We live in an era of increasing automation. Machines help us not only with manual labor but also with intellectual tasks, such as curating the news we read and calculating the best driving directions. But as machines make more decisions for us, it is increasingly important to understand the algorithms that produce their judgments.
All too often, these algorithms are a black box: It’s impossible for outsiders to know what’s going inside them. Today we’re launching a series of experiments to help give you the power to see inside.
Our first stop: Facebook and your personal data.
Facebook has a particularly comprehensive set of dossiers on its more than 2 billion members. Every time a Facebook member likes a post, tags a photo, updates their favorite movies in their profile, posts a comment about a politician, or changes their relationship status, Facebook logs it. When they browse the Web, Facebook collects information about pages they visit that contain Facebook sharing buttons. When they use Instagram or WhatsApp on their phone, which are both owned by Facebook, they contribute more data to Facebook’s dossier.
And in case that wasn’t enough, Facebook also buys data about its users’ mortgages, car ownership and shopping habits from some of the biggest commercial data brokers.
Facebook uses all this data to offer marketers a chance to target ads to increasingly specific groups of people. Indeed, we found Facebook offers advertisers more than 1,300 categories for ad targeting — everything from people whose property size is less than .26 acres to households with exactly seven credit cards.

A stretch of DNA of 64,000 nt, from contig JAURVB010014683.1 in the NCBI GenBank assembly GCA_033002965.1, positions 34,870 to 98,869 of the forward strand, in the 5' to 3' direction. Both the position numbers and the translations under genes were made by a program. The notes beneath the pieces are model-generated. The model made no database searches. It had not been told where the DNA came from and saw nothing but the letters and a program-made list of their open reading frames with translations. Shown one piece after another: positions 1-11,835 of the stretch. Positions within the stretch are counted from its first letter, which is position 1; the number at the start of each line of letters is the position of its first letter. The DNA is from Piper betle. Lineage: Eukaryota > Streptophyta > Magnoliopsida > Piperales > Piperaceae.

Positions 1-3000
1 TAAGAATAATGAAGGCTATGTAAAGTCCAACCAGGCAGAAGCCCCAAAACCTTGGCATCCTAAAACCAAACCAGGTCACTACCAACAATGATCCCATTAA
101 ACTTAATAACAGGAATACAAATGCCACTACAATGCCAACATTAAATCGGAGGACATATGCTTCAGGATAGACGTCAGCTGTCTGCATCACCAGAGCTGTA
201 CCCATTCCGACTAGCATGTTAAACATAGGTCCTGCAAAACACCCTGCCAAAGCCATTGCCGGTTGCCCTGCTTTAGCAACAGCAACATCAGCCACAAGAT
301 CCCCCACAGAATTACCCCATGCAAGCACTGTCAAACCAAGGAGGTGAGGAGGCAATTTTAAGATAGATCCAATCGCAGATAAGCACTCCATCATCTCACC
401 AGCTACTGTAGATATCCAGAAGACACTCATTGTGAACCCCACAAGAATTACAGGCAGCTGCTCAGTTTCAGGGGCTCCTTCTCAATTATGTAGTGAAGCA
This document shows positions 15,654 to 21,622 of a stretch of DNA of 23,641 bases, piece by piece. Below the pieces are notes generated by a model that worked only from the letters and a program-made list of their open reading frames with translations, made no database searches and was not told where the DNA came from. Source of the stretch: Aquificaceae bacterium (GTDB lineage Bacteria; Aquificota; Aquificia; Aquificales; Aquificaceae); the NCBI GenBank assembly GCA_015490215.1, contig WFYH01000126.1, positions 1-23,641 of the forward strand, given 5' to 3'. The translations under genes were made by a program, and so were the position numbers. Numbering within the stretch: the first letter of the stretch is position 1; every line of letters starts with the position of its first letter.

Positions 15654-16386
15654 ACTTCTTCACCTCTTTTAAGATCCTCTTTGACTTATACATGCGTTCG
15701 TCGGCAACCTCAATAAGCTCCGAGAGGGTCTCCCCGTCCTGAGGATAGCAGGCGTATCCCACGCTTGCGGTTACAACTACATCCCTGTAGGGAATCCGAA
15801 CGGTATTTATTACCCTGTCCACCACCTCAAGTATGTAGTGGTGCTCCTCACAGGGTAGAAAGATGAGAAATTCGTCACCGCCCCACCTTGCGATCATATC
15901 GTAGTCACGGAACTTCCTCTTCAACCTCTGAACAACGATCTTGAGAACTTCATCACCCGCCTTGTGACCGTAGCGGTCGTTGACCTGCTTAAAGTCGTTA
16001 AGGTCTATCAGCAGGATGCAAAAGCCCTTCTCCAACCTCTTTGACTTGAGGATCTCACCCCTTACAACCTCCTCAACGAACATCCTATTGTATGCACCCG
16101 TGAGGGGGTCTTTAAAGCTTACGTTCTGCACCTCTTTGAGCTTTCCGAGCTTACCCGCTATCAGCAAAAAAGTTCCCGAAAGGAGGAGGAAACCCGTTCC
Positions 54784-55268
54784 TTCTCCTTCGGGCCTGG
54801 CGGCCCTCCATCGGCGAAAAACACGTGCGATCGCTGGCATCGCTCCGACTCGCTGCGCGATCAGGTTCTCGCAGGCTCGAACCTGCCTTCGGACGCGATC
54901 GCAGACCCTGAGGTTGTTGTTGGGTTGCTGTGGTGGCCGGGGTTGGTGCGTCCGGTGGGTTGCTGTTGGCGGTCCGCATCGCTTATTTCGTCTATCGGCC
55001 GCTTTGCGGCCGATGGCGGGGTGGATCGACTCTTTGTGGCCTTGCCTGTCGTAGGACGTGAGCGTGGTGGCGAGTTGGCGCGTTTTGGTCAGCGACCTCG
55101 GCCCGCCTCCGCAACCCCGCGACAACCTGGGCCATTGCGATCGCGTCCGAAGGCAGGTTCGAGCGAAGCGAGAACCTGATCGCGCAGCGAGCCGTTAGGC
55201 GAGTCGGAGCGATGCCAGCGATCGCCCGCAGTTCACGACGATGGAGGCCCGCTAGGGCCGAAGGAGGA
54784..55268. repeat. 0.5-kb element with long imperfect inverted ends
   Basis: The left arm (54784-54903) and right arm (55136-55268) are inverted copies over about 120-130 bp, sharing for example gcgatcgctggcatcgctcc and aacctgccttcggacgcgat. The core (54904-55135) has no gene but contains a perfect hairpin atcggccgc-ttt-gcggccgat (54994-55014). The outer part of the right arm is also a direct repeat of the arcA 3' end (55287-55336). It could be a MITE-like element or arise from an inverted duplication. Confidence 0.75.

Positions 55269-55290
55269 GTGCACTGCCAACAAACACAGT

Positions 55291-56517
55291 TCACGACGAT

We built a tool that works with the Chrome Web browser that lets you see what Facebook says it knows about you — you can rate the data for accuracy and you can send it to us, if you like. We will, of course, protect your privacy. We won’t collect any identifying details about you. And we won’t share your personal data with anyone.
This is the same information that Facebook itself offers users — buried deep in its site. (It’s in a section of its settings called “Ad Preferences.”) It’s not clear if this data represents all that Facebook knows about a person. For instance, we haven’t yet seen anyone with credit card or property ownership listed. Which is why we’re particularly interested in hearing what you found out.
You can help us examine whether what Facebook says it knows matches up with the categories it sells.
Also, as part of a collaboration with WNYC’s Note to Self podcast, we’re asking people to tell us how they feel about what Facebook knows about them. To join that experiment, sign up and we’ll email you with the results of our very-unscientific audit of Facebook’s personal dossiers. Thanks for your help!